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- The 2014 Big Picture on Cyber Security
- AFCEA Answers
- Ask the CIO
- Building the Hybrid Cloud
- Connected Government: How to Build and Procure Network Services for the Future
- Continuing Diagnostics and Mitigation: Discussion of Progress and Next Steps
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- The Future of Government Data Centers
- The Future of IT: How CIOs Can Enable the Service-Oriented Enterprise
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- The Intersection: Where Technology Meets Transformation
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- Mitigating Insider Threats in Virtual & Cloud Environments
- Modern Mission Critical Series
- Moving to the Cloud. What's the best approach for me
- Navigating Tough Choices in Government Cloud Computing
- The New Generation of Database
- Reimagining the Next Generation of Government
- Satellite Communications: Acquiring SATCOM in Tight Times
- Targeting Advanced Threats: Proven Methods from Detection through Remediation
- Transformative Technology: Desktop Virtualization in Government
- The Truth About IT Opex and Software Defined Networking
- Value of Health IT
- Air Traffic Management Transformation Report
- Cloud First Report
- General Dynamics IT Enterprise Center
- Gov Cloud Minute
- Government in Technology Series
- Homeland Security Cybersecurity Market Report
- National Cybersecurity Awareness Month
- Technology Insights
- The Cyber Security Report
- The Next Generation Cyber Security Experts
Shows & Panels
Lawmaker says fed pay, benefits used as 'piggybank' in deficit reduction
Monday - 8/27/2012, 7:08pm EDT
Because lawmakers have already reached an agreement on a short-term spending measure funding the government through the first six months of the fiscal year, feds won't see a pay raise until at least next spring.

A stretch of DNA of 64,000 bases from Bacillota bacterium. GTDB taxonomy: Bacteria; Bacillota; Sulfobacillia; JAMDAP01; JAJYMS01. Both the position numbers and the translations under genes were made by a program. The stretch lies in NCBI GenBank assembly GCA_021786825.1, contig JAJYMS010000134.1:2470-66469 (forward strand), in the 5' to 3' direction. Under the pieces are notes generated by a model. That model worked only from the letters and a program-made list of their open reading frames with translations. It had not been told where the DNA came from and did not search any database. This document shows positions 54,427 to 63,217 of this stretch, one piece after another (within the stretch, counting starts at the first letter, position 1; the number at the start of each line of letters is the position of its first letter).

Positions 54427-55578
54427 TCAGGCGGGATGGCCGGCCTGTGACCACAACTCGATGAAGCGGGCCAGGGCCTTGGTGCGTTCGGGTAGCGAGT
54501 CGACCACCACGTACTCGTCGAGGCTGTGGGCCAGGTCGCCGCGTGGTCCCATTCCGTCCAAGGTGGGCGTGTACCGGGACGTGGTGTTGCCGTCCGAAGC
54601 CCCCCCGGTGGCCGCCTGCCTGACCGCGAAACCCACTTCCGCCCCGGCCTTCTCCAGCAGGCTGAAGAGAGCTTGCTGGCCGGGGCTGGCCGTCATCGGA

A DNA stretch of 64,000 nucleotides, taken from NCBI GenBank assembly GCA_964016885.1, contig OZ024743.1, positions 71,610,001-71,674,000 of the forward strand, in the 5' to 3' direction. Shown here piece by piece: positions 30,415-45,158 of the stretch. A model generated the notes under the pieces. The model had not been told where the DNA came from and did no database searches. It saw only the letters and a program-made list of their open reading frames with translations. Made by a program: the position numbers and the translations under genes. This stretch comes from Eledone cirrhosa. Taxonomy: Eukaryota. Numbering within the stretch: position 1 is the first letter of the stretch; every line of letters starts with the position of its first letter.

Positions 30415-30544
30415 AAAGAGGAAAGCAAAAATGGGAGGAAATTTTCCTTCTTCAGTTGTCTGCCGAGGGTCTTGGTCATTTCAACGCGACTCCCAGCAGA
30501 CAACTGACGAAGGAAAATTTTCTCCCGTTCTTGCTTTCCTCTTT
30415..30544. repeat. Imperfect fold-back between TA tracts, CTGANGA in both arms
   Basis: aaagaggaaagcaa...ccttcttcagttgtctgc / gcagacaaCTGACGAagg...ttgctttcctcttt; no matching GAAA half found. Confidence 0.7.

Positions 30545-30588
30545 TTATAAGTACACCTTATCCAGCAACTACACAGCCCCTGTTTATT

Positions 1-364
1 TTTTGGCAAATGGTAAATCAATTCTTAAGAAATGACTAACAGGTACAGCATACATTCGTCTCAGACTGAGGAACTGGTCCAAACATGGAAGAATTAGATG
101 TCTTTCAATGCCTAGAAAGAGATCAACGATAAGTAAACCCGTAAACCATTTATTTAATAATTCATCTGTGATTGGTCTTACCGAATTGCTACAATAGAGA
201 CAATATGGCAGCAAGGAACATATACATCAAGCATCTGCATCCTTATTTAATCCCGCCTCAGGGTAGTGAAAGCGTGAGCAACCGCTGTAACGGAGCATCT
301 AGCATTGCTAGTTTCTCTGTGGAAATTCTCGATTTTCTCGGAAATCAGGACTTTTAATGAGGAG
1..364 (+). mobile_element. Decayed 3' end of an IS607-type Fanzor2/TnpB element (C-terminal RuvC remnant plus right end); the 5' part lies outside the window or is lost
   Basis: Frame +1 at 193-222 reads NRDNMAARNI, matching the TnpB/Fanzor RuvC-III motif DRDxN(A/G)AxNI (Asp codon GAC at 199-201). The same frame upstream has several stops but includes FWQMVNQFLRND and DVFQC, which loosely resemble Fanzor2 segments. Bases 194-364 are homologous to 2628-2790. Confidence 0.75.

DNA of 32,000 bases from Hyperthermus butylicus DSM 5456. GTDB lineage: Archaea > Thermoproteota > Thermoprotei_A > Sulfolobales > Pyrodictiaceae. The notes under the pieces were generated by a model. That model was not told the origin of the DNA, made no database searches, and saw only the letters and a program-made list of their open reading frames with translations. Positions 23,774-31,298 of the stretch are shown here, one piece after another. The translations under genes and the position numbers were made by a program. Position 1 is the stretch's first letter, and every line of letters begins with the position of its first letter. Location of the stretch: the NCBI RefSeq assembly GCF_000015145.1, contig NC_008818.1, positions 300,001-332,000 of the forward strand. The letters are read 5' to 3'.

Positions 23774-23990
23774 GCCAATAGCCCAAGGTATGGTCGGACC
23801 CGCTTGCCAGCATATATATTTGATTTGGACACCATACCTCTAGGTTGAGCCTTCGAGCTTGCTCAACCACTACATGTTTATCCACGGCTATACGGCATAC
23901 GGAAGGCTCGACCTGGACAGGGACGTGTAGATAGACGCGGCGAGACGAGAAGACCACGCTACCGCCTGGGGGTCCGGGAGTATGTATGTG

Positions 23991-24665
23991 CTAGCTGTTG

Rep. John Sarbanes (D-Md.)
Rep. John Sarbanes (D-Md.), whose district in the Washington, D.C., suburbs is home to many federal employees, said the continuing resolution is all but a done deal. And while it's not perfect, it's at least a path forward, he said.
"I think it's a practical acknowledgment of the reality on Capitol Hill right now and that a CR was probably the best result one could hope for in the current political circumstance," he told In Depth with Francis Rose.
Still, Sarbanes said he understands the frustration voiced by the unions and other federal advocacy organizations — especially because pay and benefits have frequently been targeted by some lawmakers.
Sarbanes characterized House Republican proposals to officially extend the pay freeze for another year and to require federal employees to contribute more toward their retirement, as treating federal employees' pay and benefits like a "piggybank."
Noting the current two-year federal pay freeze that federal unions say has netted the government at least $60 billion in deficit reduction, Sarbanes said he believes federal employees "ought to be taken off the table in terms of additional contributions given what they've already put into the mix."
Sarbanes said he's worried the constant talk of cuts to federal pay and benefits could impact the morale of federal employees particularly "at a time when we need the best and the brightest to stay in government service and be attracted to government service."
Sequestration still a concern
The automatic, across-the-board sequestration cuts, set to take effect in January, remain another cloud on the budget horizon.
Sarbanes said he doesn't yet see a "clear path forward" on deficit negotiations to head off the cuts.
But given the drastic circumstances, he foresees some kind of agreement that will at least "dull the impact" of the cuts Sarbanes said.
"Now, what that agreement will be, what form it will take and what burden will need to be carried in that exercise, it's impossible to know at this stage," he said, predicting any action would come after the November election. "But my hope would be that members of Congress and the administration will come together after the election — whatever administration it may be — recognizing that these issues have to be tackled and take what steps are needed to avoid this fiscal cliff."